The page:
Radiant heating is a popular option in green buildings. Many green buildings feature it because it is a more efficient, and more comfortable, method of heating. If a building doesn’t require air conditioning, it may be possible to eliminate ductwork altogether, or at least use a much smaller system that is sized for air conditioning. And even in buildings where air handling is still necessary, the systems that push the air around can be run less frequently because they are needed only to provide fresh air, and don’t need to take care of the heating as well. Radiant heating systems don’t cause the air to be dried out in the same manner that heated forced-air systems tend to do. Most of all, radiant heating is comfortable because it is warmest at floor level and slightly cooler at higher levels, matching the human desire for warmth for the feet, and less for the head.
A recent blog post by Jetson Green about the National Solar Decathalon reminded me of an intriguing product that can be used for in-floor radiant heat systems. Warmboard is a specialty subflooring for use in radiant-heated buildings that doesn’t require a concrete slab to embed the radiant tubing. This makes it especially useful for multi-story buildings where a concrete slab floor may be less desirable. Warmboard is much lighter than a corresponding concrete slab, meaning that less structural material is needed to support the floor. It also does not need curing time, unlike a concrete slab, which is another factor that makes it appealing for use with modular and pre-fab construction.
Warmboard is a plywood material that is slightly thicker than typical subflooring plywood. It has regular channels cut into it that the radiant heating system tubing can be laid into. On top of this, an aluminum plate is formed to the surface, providing a transfer surface to uniformly distribute the heat from the tubing across the floor.
Warmboard can be used in place of regular subflooring plywood (although some of the pictures Jetson Green posted showed warmboard being installed on top of regular plywood subflooring, which is both redundant and costly). Almost any kind of flooring can be installed over Warmboard. Hardwood flooring and tile can be set directly over the warmboard. However, carpet, which is not as good a choice to use with a radiant floor heating system, requires a 3/8" underlayment.
Solar heating systems that use collectors to heat water are the most efficient solar energy systems available. Combining solar energy capture with a radiant heating system is an easy way of taking best advantage of the strengths of both systems. A system can be easily designed to take advantage of solar heating on sunny days, with backup heating from an alternative source to heat water to provide supplemental heat or for days when the sun is not as bright. The quick assembly ability and the good integration of radiant heating systems is why Warmboard is popular among the Solar Decathalon teams.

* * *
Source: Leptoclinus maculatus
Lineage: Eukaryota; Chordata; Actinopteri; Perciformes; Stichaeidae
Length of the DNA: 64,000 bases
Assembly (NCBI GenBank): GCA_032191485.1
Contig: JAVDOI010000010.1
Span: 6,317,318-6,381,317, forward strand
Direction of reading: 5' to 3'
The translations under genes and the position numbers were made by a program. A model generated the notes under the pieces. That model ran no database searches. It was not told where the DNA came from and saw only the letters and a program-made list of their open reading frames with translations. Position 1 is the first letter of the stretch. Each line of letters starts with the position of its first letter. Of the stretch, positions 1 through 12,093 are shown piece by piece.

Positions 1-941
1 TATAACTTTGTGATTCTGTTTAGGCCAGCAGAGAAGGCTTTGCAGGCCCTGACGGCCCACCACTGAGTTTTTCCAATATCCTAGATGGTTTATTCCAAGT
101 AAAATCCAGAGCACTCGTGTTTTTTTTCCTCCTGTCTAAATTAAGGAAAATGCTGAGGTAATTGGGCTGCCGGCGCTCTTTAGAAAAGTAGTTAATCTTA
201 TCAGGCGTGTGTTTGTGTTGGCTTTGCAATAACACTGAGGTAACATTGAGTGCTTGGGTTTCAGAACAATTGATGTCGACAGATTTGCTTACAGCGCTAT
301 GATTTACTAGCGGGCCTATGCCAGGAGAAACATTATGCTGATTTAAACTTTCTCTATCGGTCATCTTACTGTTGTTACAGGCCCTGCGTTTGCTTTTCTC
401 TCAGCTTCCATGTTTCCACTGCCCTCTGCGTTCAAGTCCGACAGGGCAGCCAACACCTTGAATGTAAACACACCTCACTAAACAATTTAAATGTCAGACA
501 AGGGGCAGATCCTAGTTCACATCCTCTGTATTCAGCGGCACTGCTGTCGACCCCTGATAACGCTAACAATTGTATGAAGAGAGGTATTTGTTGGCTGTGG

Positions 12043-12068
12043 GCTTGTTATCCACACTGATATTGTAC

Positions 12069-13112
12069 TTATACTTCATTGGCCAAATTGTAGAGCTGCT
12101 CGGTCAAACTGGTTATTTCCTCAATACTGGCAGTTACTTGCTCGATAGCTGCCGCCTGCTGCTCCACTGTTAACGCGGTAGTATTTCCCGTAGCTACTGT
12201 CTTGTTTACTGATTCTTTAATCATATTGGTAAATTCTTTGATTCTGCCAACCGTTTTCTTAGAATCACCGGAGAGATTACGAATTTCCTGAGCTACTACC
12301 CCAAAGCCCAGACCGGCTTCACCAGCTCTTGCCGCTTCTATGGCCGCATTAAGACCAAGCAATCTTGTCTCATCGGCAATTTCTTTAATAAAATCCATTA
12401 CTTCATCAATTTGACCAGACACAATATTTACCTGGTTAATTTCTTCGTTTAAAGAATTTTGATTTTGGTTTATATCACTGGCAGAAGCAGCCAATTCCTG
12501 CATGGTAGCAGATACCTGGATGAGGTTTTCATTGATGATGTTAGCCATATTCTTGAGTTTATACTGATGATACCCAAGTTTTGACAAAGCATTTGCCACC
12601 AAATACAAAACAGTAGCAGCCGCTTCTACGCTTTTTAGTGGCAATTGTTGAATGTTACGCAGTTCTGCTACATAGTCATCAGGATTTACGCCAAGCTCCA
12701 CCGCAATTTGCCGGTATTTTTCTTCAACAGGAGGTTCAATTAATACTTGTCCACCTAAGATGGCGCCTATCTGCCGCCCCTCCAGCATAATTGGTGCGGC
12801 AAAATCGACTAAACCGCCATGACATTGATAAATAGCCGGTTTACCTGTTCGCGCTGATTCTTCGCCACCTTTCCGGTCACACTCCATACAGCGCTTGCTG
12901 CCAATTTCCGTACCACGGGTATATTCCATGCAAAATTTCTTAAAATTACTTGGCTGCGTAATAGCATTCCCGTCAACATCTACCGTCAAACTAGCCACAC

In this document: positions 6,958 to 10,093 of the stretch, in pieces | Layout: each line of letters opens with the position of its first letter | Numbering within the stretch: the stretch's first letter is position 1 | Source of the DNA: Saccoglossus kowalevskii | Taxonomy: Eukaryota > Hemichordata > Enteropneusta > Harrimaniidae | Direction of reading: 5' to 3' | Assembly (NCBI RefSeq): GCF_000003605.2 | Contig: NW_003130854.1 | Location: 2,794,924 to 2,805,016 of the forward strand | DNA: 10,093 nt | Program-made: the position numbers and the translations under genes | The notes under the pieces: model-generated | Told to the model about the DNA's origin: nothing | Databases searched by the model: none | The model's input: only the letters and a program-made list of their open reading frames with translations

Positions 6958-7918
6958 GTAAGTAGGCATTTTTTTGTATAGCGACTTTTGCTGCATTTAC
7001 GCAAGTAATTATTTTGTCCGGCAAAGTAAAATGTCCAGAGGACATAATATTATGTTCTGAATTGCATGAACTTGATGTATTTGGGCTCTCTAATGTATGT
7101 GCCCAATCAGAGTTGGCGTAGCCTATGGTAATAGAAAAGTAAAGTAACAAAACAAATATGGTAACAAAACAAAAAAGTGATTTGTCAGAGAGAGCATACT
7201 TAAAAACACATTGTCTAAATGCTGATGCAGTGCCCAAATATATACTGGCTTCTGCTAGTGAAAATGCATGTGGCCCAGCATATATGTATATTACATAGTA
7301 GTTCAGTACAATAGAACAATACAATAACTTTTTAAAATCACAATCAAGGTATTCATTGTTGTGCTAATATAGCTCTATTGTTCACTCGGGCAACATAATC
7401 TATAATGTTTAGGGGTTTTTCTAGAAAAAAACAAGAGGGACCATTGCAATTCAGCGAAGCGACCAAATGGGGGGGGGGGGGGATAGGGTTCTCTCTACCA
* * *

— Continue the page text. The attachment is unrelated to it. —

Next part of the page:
There are some drawbacks to using Warmboard. It is an expensive product, and owners may balk at the perceived cost. However, using Warmboard subflooring makes the installation of the tubing much quicker and easier, as opposed to doing the installation from the underside. In a crawl space, it’s exceptionally awkward, and working overhead is tiring work. Installing the tubing in a Warmboard is much quicker than installing it under the subfloor, and labor costs for tubing installation should be lower. The Warmboard also incorporates an aluminum plate, so a separate reflector plate or reflective insulation is not needed, and both the cost of the material itself and the cost of installation can be saved by using Warmboard, as well.
Warmboard is also configured for a regular 4′ x 8′ sheet of flooring. If you are working with a regular design so that you only need full size pieces, then Warmboard can be an economical choice. It can be worked with much the same as a standard plywood subfloor and can be cut in the field (though a carbide blade is required in order to cut the integrated aluminum plate).
Although the company says that their material can be used in remodeling projects, in most cases I think that would be unfeasible. Laying Warmboard on top of an existing floor will add nearly 2" to the floor thickness with the Warmboard itself (1-1/8" thick) as well as the hardwood or other finished floor covering (3/4" or more). That also would mean doors would have to be cut down or replaced, and other elements would be similarly affected. But for a moderate sized new construction, Warmboard can be a good product to use to help make a comfortable, radiant-heated building.
Image source: Warmboard
Tip of the hat to Jetson Green